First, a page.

# Can a water vortex (whirlpool) be used to efficiently store energy?

Either a large, constrained cylinder of water or a large volume of open water (perhaps in the ocean) could be persuaded to form a vortex by pumping energy in. The body of water would be acting as a fluid version of a flywheel, storing energy.

If one then removed the input energy, would the vortex continue for a significant time or would it quickly lose all its energy by heating up the water? Would storing energy in the rotational kinetic energy of a fluid be horribly inefficient compared to pumped-hydro storage?

• To me this doesn't sound very different from pumping energy in a ferris wheel for storage. Sep 6, 2018 at 10:41
• @Bzazz Are you thinking of a flywheel? Ferris wheels are the big amusement park rides. I don't think they are usually used for energy storage.
– JMac
Sep 6, 2018 at 10:44
• I did mean ferris wheel. Sep 6, 2018 at 11:00
• They don't, that's the point. Sep 6, 2018 at 11:14
• The usual design to store energy in the ocean is to build a dyke and pump the water out; energy is recovered by letting the water flow back in through a turbine. (It's probably not a surprise that this is a Dutch idea. Hard to do pumped hydro storage when you have no mountains) Sep 6, 2018 at 13:52

Yes, this would be horribly inefficient compared to pumped hydro or even a regular flywheel.

With a rotating fluid, there's a lot of viscosity. This viscosity generates heat and slows the fluid down. You would be able to offset this somewhat if you kept the container for the fluid moving with the fluid itself; but even then I believe there would still be significant losses from internal viscous effects. You would then also just have what is essentially a fluid filled flywheel, at which point you have to ask yourself why you didn't go with a solid material of higher density and likely better strength/stability.

The advantage of pumped hydro over this vortex system would be because a pumped hydro system doesn't require constant motion. It stores the energy as potential, so it only loses energy to viscosity when it is moving the fluid to the storage tanks. The less you have to move the fluid, the less you will convert energy to heat through viscosity.

It's an interesting idea, but I don't think it would be practical.

• "You would be able to offset this somewhat if you kept the container for the fluid moving with the fluid itself; but even then I believe there would still be significant losses from internal viscous effects." But once all of the fluid is at rest relative to the container, then there will no longer be any losses to viscous effects, right? (Assuming that the container continues to rotate at a constant velocity.) Sep 6, 2018 at 15:16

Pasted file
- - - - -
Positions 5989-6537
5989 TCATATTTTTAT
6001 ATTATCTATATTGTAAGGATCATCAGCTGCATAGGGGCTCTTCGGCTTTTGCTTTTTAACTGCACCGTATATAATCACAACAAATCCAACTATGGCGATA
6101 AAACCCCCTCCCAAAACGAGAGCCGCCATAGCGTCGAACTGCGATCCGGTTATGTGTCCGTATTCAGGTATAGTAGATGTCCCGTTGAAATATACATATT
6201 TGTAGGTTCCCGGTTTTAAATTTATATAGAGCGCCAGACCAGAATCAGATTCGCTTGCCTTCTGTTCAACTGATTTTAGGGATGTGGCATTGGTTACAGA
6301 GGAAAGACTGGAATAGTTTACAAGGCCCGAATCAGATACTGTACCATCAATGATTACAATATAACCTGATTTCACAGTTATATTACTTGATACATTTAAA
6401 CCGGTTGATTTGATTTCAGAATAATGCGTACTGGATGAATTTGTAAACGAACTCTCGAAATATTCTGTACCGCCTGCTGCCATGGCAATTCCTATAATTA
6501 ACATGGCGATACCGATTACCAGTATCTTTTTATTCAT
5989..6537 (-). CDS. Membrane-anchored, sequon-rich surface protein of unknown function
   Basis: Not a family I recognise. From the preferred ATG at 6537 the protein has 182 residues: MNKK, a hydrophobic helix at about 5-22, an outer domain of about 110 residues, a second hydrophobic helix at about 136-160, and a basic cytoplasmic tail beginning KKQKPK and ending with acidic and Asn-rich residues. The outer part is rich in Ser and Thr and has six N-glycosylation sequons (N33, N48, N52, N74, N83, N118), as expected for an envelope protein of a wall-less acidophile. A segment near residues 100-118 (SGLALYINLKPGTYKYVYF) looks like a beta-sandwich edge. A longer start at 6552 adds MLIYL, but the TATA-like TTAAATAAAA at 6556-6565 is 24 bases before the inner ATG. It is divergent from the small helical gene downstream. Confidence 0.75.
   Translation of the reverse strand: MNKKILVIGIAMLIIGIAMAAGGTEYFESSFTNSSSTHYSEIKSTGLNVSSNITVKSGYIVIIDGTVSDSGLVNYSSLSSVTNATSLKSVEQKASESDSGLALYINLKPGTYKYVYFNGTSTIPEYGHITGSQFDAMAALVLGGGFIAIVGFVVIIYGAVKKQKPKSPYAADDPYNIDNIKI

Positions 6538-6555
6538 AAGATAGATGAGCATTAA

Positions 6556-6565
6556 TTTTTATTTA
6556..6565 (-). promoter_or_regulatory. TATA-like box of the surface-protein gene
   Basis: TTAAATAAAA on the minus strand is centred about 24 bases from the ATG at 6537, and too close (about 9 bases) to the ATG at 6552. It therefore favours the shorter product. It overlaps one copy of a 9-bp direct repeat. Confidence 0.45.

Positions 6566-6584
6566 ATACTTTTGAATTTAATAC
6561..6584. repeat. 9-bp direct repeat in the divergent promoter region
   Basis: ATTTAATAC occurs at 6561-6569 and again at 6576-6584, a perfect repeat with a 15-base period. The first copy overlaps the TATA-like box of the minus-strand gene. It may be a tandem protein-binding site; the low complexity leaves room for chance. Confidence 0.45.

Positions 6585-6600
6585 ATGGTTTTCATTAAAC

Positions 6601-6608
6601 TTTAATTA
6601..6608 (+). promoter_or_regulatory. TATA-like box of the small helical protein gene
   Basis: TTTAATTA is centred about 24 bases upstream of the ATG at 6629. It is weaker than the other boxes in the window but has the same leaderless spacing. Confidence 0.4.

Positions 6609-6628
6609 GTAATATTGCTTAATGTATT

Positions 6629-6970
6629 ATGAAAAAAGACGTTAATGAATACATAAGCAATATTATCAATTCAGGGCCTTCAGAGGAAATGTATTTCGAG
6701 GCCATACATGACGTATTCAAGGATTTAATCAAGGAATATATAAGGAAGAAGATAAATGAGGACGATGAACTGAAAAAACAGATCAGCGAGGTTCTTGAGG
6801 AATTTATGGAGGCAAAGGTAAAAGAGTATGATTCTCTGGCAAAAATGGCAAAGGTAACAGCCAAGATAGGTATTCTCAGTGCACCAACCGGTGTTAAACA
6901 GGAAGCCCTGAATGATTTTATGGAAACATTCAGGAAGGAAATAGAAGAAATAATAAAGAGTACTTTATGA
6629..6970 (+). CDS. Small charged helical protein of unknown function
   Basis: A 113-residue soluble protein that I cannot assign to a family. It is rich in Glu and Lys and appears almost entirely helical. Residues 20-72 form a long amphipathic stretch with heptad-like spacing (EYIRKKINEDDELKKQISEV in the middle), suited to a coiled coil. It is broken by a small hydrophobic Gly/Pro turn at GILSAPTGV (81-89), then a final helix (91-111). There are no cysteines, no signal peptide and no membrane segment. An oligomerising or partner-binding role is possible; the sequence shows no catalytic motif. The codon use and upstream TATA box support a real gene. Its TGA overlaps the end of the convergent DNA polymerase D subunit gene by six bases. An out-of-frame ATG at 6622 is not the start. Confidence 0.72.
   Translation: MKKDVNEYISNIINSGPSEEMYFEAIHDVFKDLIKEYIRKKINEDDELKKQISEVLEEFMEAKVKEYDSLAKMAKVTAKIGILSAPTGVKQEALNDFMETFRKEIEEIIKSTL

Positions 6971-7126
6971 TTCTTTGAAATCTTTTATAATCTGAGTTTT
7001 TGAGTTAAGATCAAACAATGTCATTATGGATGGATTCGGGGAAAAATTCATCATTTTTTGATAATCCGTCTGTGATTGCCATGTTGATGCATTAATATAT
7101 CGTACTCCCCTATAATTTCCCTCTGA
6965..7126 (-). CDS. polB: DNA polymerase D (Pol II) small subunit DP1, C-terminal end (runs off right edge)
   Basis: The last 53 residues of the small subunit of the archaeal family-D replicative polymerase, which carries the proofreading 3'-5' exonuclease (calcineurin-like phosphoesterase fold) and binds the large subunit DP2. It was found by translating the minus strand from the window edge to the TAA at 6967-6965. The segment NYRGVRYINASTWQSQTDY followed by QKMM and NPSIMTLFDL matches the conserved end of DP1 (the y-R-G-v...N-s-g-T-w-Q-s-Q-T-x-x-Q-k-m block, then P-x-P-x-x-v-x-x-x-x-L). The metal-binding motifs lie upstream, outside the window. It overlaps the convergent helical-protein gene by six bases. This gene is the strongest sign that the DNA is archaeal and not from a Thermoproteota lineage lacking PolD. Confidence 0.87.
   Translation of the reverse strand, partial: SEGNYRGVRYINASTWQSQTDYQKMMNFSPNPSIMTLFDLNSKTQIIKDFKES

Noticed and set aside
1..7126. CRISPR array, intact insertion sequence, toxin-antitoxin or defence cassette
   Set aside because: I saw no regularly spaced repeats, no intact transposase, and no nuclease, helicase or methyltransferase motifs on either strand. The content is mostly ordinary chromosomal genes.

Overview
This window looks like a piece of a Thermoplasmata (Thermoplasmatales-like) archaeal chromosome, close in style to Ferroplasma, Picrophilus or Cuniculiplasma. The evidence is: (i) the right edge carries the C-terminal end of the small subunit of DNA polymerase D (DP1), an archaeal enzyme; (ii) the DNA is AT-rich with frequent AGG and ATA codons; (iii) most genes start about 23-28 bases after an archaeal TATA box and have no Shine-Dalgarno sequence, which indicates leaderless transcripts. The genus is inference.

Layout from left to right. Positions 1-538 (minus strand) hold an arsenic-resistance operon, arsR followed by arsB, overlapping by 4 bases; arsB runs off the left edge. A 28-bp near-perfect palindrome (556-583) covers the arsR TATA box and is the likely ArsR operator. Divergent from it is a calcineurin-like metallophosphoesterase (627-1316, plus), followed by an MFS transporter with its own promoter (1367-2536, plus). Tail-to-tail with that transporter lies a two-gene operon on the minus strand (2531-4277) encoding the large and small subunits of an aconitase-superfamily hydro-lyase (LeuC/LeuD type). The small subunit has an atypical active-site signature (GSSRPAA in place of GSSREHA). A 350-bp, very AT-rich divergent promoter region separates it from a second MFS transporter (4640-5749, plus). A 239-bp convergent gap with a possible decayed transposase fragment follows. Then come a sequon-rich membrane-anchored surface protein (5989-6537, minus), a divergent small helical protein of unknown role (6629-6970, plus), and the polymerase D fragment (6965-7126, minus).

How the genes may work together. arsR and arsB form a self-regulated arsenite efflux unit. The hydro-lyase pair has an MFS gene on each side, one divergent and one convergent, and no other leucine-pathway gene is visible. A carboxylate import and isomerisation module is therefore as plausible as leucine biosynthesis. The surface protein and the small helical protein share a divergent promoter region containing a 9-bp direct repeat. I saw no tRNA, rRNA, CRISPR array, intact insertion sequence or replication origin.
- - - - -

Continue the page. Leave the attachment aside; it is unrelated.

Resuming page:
• @TannerSwett That part is what I was having trouble with one way or the other in my head. I do understand what you're saying; but I'm not sure if that would ever really be the case. The middle of the flow should lag behind in that case, and there would be losses keeping it up to speed with the container walls. I'm pretty sure the curvature would also cause viscous losses.
– JMac
Sep 6, 2018 at 16:01
• My thinking is, in the container's frame of reference, the kinetic energy of the water has to decay towards zero. As long as the water is still moving, it must be losing kinetic energy, and there's no way it can gain kinetic energy, since the container isn't moving in this reference frame. Is my reasoning sound? Sep 6, 2018 at 16:10
• Or if you have to use water, why not just pump the water up to somewhere high, and then when you need to get the energy back using the falling water to turn some turbines. Sep 6, 2018 at 20:03
• @Shufflepants That’s pumped hydro.
– JMac
Sep 6, 2018 at 23:27

As mentioned by other writers, water viscosity will rapidly convert any kinetic energy into heat. However, efficient energy storage could be attainable with superfluids. Superfluids are related to Bose-Einstein condensates. (but they are not always interchangeable) Their special property is having absolutely no viscosity, so a whirlpool of superfluid will rotate indefinitely. The primary issue with this is the cryogenic temperatures required. Helium-4, for example, requires temperatures below 2.17K to reach superfluidity. The energy required to create and maintain such temperatures could exceed the amount of energy stored, making the system useless. Harvesting the energy could prove problematic. Since there isn't viscosity, a turbine would experience no drag. (to be precise, very little drag from residual viscosity)

• When you want to extract the energy, you can let it go above the critical temperature. Very odd idea, but fun! Sep 6, 2018 at 13:00
• Interesting thought, though that might exacerbate the problem since now the fluid has to be heated and cooled Sep 6, 2018 at 14:21
• @DayriusTay I assume the heating portion could be accomplished by stopping the cooling. Critical temperature is so low that you would only have to worry about the best way to expose it to more atmospheric conditions.
– JMac
Sep 6, 2018 at 14:29
• No viscosity doesn't exactly mean no drag. A non viscous fluid still can move a turbine because it has mass and inertia and changing its direction or stopping it causes a reaction that can be used to extract energy.
– Pere
Sep 6, 2018 at 14:41
• @Pere I don't think that's right: a non-viscous fluid won't move a turbine, because, although it has mass and inertia, the turbine doesn't change its direction or stop it. My understanding is that if a jet of superfluid hits an airfoil (or any object) which is submerged in the superfluid, then the jet will flow around it and continue at the same velocity. See: physics.stackexchange.com/questions/311069/… Sep 6, 2018 at 16:24